NLT  Ecclesiastes 2:24-26 ‘So I decided there is nothing better than to enjoy food and drink and to find satisfaction in work. Then I realized that these pleasures are from the hand of God. 25 For who can eat or enjoy anything apart from him?1 26 God gives wisdom, knowledge, and joy to those who please him. But if a sinner becomes wealthy, God takes the wealth away and gives it to those who please him. This, too, is meaningless — like chasing the wind. (NLT)

Question: Did you hear that? God wants us to enjoy life (even with all of its absurdities)!

Transition: So, finally I get to answer question #3, How do I live out my Christian existence and wife given this theme?

The book of Ecclesiastes closes with two epilogues (concluding parts) that are widely agreed to be the work of hands other than those of the ‘teacher.’

The writers of these last two short panels (vv. 9-11 and 12-14) use a form of Hebrew similar to that of Qohelet, thus they must have been reasonably close to the Teacher in time and place.

1st Epilogue – vv. 9-11

  1. Significance and Power of the book (godly wisdom)
  2. Warning against deviation
  3. Opportunities for options


2nd Epilogue – vv.12-14

The book concludes with a standard formula for escaping the kinds of theological and moral dilemmas in which Qohelet has wallowed:


  1. Fear God  – R.C. Sproul

We need to make some important distinctions about the biblical meaning of “fearing” God. These distinctions can be helpful, but they can also be a little dangerous. When Luther struggled with that, he made this distinction, which has since become somewhat famous: He distinguished between what he called a servile fear and a filial fear.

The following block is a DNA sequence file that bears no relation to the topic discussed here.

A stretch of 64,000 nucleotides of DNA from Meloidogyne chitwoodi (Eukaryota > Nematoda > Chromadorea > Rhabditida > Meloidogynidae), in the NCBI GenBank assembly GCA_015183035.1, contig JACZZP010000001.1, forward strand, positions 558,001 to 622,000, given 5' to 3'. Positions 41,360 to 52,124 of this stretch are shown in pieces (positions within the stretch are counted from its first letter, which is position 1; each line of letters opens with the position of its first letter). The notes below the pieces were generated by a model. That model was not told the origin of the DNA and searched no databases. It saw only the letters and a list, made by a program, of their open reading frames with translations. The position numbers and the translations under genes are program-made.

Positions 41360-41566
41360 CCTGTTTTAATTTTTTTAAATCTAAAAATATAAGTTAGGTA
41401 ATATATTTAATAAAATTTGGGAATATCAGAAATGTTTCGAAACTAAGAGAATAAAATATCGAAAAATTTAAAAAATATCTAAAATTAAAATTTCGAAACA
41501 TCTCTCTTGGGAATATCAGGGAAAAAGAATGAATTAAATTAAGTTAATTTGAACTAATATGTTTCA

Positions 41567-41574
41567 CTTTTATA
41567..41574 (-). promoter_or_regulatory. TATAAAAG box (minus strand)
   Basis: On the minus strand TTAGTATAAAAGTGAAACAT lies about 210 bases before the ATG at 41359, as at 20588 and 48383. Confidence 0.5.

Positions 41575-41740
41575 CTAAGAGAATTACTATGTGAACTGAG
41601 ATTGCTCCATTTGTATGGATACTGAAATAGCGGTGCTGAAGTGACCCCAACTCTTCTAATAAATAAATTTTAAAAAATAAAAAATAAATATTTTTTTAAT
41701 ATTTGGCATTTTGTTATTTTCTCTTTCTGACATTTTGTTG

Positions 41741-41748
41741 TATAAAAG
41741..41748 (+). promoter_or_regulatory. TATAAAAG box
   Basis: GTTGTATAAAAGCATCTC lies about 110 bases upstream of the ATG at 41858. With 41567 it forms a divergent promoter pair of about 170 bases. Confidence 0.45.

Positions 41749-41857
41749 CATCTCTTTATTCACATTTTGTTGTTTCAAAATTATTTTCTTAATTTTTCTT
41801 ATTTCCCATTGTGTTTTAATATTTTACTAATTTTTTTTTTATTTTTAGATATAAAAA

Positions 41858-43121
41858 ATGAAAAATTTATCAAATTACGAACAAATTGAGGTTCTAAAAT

Servile fear – The servile fear is a kind of fear that a prisoner in a torture chamber has for his tormentor, the jailer, or the executioner. It’s that kind of dreadful anxiety in which someone is frightened by the clear and present danger that is represented by another person. Or it’s the kind of fear that a slave would have at the hands of a malicious master who would come with the whip and torment the slave. Servile refers to a posture of servitude toward a malevolent owner.

Filial fear – Luther distinguished between that and what he called filial fear, drawing from the Latin concept from which we get the idea of family. It refers to the fear that a child has for his father. In this regard, Luther is thinking of a child who has tremendous respect and love for his father or mother and who dearly wants to please them. He has a fear or an anxiety of offending the one he loves, not because he’s afraid of torture or even of punishment, but rather because he’s afraid of displeasing the one who is, in that child’s world, the source of security and love.

2. Keep His Commandments

There are at least 72 Bible verses about Keeping the Commandments.

The term “commandment” in the Bible (mainly Heb. miswa; Gk. entole refers to orders or adjurations given by authorities. The plural predominantly refers to Mosaic laws.

Old Testament commandments are not directly binding for Christians. Nonetheless, keeping the commandments remains imperative.

  • Christian teaching viewed ethically can sometimes be described as “the sacred commandments” or “the command given by our Lord” ( 2 Peter 2:213:2 ) and Christians are “those who obey God’s commandments” ( Rev 12:17 ; 14:12 ), especially the command of faith in Christ and love of brother ( John 13:34 ; 1 John 2:7-8 ; 3:23 ; 4:21 ; 2 John 4-6 ).
  • Conversely, whoever does not keep God’s commandments has not come to know God ( 1 Jo 2:3-4). Love of God is expressed by keeping his commandments ( 1 Jo 5:2-3 ). Those who keep them abide in God and he in them ( 1 Jo 3:24 ), and receive answers to prayer ( 1 Jo 3:22 ).